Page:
Paynes Prairie, William Bartram’s Alachua Savanna of the 1770's, was long the domain of cattle ranchers and a playground for drainage experts. With great foresight, the State of Florida purchased most of the 10,000 acres of the basin in the 1970s, making it Florida’s first state preserve. Wherever it is possible, the Florida Division of Recreation and Parks is working to restore the prairie to a state not unlike what Bartram described.
The first time I found myself in the open space of Paynes Prairie, I was amazed to be driving across such a wide, treeless expanse. Of course, zooming south down Highway 441 from Gainesville, Florida, wasn’t exactly the best perspective to see the Alachua Savanna of the Travels, but the differences between the prairie of today and the savanna of the 1770s are helpfully obscured at that speed. That’s not to say that the prairie is completely different from Bartram’s time. It is still more or less a “level, green plain” with “scarcely a tree or bush of any kind to be seen on it.” But in this ecosystem where hydrology is the primary force in keeping the prairie open, past efforts to drain the basin and channel its waters have certainly altered the way it looks.
When I visited the prairie on foot in the vicinity of the Alachua sink, I wondered how it would be possible, even on horseback, to see all of the cows, horses, deer, turkeys, wolves, and cranes that Bartram described if they were hidden by the eight-foot-tall growth of dog fennel that seems to cover most of the prairie there today. Of course such herbaceous cover might change from decade to decade as water levels rose and fell, but I also wondered about the woody shrubs and trees that seemed to be intruding into the edges of the prairie, challenging Bartram’s description of “scarcely a tree or bush.” Perhaps the altered water flows and the long history of ranching have made such changes unavoidable. Perhaps fire also once played a greater role in the basin, working in concert with the hydrology to keep the wet prairie free of trees and bushes and even extending that openness beyond the basin. What would better explain the “gentle, grassy banks” of the hills descending into the savanna that Bartram described around the old town of Alachua? On the other hand, did the rich, broadleaf forests bordering the savanna buffer it from the fires originating in the surrounding longleaf pine and wiregrass?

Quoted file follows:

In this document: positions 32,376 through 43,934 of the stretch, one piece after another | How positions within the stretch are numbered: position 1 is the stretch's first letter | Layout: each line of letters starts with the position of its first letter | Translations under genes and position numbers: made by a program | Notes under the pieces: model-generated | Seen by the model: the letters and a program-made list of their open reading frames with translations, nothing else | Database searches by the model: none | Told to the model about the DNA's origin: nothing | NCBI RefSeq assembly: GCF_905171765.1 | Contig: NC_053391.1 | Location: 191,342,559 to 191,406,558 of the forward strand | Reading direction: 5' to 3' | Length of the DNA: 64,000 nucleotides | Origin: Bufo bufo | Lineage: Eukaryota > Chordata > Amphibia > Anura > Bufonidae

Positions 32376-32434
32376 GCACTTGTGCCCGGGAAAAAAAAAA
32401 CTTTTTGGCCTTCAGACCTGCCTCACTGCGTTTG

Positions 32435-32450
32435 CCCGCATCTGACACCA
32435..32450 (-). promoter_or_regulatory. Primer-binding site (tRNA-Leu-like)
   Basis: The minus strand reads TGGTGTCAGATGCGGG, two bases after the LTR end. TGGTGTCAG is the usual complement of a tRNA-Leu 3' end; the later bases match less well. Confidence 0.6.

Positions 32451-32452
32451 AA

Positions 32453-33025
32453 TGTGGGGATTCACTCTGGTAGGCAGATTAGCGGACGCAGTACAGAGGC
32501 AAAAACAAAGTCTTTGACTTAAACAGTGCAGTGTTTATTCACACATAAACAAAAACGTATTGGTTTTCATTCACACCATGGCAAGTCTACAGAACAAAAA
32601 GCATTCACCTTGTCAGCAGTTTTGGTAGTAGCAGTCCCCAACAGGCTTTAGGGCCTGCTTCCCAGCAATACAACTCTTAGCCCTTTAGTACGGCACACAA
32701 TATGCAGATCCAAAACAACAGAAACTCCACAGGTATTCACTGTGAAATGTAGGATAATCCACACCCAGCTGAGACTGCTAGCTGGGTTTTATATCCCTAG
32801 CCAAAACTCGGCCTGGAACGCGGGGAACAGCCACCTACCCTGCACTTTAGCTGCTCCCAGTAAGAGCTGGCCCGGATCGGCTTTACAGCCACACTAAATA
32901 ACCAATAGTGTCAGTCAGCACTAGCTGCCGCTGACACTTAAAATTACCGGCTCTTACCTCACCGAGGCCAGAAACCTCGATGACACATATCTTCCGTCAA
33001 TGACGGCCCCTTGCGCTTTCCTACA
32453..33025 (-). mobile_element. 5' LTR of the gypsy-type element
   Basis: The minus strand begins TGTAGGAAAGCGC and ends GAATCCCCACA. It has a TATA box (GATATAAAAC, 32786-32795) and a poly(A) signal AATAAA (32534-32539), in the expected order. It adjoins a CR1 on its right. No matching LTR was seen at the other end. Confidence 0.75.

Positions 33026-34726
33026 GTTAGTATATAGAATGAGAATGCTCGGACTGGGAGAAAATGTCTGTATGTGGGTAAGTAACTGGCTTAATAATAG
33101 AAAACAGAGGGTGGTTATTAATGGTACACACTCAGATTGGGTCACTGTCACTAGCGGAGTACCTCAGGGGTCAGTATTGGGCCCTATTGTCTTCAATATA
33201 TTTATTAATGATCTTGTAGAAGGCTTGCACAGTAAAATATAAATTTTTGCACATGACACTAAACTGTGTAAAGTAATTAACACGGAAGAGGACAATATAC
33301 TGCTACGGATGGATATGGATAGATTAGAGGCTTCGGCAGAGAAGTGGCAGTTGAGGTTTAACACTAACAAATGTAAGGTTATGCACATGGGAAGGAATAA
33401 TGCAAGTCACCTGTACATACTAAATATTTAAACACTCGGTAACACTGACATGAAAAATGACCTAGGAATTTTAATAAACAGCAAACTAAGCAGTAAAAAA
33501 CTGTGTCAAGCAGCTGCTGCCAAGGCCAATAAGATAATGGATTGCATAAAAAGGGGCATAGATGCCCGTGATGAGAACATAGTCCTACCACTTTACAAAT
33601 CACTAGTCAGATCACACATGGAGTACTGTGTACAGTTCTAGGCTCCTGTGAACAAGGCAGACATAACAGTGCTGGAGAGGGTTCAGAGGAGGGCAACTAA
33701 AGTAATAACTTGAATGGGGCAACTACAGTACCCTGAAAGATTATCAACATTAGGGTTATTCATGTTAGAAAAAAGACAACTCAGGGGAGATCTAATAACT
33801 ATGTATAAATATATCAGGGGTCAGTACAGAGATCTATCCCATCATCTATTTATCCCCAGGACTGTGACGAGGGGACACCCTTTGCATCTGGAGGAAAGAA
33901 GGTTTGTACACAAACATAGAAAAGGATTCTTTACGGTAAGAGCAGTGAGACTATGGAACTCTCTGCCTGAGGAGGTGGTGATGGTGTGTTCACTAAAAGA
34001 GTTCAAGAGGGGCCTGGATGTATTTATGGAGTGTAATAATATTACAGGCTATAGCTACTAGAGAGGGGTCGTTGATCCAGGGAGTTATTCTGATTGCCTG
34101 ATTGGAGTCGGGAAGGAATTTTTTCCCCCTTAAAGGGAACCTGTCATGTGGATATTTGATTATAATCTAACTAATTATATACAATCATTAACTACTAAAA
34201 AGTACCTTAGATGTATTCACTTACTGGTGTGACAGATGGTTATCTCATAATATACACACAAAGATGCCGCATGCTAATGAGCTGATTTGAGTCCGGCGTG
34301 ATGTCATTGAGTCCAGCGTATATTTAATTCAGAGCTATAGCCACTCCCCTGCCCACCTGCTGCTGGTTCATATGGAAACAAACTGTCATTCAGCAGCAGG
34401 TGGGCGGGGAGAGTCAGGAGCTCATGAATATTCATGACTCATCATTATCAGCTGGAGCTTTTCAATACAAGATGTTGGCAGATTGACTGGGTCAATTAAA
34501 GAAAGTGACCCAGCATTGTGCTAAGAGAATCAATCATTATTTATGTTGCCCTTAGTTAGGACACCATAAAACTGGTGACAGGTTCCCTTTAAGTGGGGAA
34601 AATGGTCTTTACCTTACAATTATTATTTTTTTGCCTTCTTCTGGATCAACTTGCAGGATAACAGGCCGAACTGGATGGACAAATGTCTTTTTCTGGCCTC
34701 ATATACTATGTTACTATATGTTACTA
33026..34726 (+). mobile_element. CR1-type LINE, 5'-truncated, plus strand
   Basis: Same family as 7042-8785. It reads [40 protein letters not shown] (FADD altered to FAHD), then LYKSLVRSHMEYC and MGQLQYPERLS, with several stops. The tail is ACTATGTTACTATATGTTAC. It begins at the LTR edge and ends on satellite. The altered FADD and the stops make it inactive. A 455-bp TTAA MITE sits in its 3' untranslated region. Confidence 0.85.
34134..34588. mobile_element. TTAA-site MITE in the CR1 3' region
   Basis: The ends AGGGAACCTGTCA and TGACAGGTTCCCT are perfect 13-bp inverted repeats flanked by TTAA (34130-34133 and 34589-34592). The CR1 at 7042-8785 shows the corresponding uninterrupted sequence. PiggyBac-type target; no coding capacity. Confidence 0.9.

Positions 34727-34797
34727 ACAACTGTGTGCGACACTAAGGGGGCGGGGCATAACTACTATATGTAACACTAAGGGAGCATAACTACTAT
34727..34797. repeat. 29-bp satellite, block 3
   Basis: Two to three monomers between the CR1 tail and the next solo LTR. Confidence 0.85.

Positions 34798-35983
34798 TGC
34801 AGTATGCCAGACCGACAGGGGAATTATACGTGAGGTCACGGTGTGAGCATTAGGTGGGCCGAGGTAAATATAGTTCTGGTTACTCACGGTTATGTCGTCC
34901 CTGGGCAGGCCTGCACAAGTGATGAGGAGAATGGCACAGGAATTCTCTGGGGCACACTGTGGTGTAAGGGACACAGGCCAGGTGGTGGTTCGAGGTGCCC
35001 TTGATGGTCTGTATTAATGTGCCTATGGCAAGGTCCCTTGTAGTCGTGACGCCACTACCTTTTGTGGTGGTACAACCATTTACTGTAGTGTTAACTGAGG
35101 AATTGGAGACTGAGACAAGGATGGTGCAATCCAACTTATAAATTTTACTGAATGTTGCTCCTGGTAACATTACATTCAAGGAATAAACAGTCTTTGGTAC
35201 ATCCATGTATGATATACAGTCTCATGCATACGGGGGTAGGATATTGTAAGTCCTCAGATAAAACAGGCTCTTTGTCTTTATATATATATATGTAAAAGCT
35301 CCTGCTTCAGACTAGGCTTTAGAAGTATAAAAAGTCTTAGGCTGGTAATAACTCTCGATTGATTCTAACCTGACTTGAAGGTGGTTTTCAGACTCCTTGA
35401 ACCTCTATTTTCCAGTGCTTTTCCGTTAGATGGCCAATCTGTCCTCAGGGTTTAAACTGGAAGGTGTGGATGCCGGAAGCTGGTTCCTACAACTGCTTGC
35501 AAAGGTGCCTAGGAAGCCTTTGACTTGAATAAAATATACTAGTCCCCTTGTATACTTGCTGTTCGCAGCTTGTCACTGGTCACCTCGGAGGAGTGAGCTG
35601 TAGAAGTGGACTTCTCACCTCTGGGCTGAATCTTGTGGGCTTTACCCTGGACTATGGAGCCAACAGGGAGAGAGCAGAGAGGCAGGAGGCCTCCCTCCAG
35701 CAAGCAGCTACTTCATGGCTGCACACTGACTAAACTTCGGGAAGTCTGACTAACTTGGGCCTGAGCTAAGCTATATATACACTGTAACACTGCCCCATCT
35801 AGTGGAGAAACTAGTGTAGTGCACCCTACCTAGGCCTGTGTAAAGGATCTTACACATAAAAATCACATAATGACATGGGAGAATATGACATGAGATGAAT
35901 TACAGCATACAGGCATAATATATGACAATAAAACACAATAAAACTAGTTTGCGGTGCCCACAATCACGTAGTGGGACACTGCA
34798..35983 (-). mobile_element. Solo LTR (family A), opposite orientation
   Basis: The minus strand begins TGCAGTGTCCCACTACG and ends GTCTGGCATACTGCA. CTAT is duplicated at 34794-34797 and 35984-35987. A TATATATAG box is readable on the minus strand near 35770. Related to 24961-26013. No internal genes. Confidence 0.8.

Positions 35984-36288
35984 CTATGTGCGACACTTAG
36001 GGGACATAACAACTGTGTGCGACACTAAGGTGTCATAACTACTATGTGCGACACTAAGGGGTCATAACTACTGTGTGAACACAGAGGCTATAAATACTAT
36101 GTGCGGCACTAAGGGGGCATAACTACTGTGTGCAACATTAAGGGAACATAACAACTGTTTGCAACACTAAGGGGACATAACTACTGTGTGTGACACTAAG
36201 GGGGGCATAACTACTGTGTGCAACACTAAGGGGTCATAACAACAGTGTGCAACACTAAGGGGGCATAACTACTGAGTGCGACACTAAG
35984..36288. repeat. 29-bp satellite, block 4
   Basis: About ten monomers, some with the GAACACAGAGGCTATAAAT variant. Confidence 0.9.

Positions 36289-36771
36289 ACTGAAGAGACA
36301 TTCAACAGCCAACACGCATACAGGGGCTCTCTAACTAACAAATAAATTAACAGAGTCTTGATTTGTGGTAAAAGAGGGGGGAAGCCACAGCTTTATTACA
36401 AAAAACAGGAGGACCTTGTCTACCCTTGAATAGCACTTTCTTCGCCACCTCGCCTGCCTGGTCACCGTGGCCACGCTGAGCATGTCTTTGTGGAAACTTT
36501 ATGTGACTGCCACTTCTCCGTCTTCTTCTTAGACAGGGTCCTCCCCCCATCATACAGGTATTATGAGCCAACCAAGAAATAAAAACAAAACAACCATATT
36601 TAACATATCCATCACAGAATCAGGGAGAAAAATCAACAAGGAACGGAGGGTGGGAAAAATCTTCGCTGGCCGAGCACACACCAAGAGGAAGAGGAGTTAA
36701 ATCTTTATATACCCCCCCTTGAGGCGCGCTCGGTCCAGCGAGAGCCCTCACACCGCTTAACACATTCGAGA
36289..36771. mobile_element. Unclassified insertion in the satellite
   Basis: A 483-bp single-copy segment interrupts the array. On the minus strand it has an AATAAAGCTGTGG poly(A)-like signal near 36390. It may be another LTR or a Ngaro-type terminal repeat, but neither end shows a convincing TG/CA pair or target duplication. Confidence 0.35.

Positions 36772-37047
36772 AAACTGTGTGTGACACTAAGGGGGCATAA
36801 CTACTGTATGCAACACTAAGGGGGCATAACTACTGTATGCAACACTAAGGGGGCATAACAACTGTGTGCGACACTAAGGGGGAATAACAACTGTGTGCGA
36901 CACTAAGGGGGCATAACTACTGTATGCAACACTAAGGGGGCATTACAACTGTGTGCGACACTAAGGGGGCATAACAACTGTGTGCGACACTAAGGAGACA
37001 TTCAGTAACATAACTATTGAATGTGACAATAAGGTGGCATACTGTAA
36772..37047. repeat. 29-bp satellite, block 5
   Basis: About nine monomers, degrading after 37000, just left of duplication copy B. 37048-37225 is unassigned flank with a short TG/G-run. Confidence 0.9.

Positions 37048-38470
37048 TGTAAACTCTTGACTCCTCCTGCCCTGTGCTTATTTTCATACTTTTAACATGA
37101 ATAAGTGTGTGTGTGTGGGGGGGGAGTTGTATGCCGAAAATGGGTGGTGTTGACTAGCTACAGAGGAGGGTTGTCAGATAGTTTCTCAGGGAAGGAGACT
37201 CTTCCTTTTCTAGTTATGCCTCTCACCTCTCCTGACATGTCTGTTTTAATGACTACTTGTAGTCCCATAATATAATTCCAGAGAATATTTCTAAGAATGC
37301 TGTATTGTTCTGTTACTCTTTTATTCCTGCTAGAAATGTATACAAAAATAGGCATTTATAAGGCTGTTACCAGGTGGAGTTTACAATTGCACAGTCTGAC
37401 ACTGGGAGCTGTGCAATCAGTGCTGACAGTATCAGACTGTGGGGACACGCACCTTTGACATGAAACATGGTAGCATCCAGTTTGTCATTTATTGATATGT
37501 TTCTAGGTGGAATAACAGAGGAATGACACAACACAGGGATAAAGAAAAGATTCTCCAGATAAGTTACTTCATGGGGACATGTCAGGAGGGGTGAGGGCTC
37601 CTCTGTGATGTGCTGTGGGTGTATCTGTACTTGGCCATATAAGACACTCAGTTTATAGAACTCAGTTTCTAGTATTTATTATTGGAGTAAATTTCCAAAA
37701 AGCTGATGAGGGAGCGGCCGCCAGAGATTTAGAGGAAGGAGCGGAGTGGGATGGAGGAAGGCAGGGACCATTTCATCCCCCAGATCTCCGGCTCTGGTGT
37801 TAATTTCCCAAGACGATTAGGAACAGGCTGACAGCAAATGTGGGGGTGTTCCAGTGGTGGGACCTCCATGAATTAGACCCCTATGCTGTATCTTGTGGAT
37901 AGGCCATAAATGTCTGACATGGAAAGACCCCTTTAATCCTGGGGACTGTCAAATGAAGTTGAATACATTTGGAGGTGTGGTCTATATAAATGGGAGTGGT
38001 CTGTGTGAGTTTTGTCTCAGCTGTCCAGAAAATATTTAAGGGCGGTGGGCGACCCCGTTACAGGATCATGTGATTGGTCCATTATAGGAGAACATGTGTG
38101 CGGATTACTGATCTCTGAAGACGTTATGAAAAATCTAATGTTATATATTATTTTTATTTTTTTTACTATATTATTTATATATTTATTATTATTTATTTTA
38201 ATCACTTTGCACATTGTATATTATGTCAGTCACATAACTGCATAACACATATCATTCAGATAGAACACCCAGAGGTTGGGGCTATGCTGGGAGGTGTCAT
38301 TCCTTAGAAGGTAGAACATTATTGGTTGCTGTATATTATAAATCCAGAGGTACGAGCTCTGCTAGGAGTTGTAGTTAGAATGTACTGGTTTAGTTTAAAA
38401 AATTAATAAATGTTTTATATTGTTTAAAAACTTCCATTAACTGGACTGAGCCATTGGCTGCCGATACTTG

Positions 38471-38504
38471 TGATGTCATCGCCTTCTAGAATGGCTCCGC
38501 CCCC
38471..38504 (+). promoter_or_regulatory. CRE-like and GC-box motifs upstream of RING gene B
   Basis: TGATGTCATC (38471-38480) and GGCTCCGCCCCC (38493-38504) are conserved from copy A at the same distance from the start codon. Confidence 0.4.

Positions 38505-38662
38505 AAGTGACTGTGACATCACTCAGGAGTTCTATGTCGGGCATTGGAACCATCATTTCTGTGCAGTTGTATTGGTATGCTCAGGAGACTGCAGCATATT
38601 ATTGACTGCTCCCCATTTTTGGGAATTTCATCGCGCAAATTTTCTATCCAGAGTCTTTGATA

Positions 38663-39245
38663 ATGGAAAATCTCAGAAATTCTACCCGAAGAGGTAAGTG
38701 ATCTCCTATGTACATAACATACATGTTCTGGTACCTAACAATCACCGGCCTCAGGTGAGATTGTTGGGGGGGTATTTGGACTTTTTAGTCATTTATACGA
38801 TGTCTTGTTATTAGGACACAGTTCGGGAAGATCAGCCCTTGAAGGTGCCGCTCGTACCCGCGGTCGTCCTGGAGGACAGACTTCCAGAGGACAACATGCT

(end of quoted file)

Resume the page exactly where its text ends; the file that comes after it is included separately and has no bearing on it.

With these unresolved questions in mind, it seems better to present this scene of the Alachua Savanna in the dim light of early morning. In that detail-obscuring light, perhaps Bartram’s vision best comes to mind.*
* This is an excerpt from Philip's essay appearing in: Bartram’s Living Legacy: Travels and the Nature of the South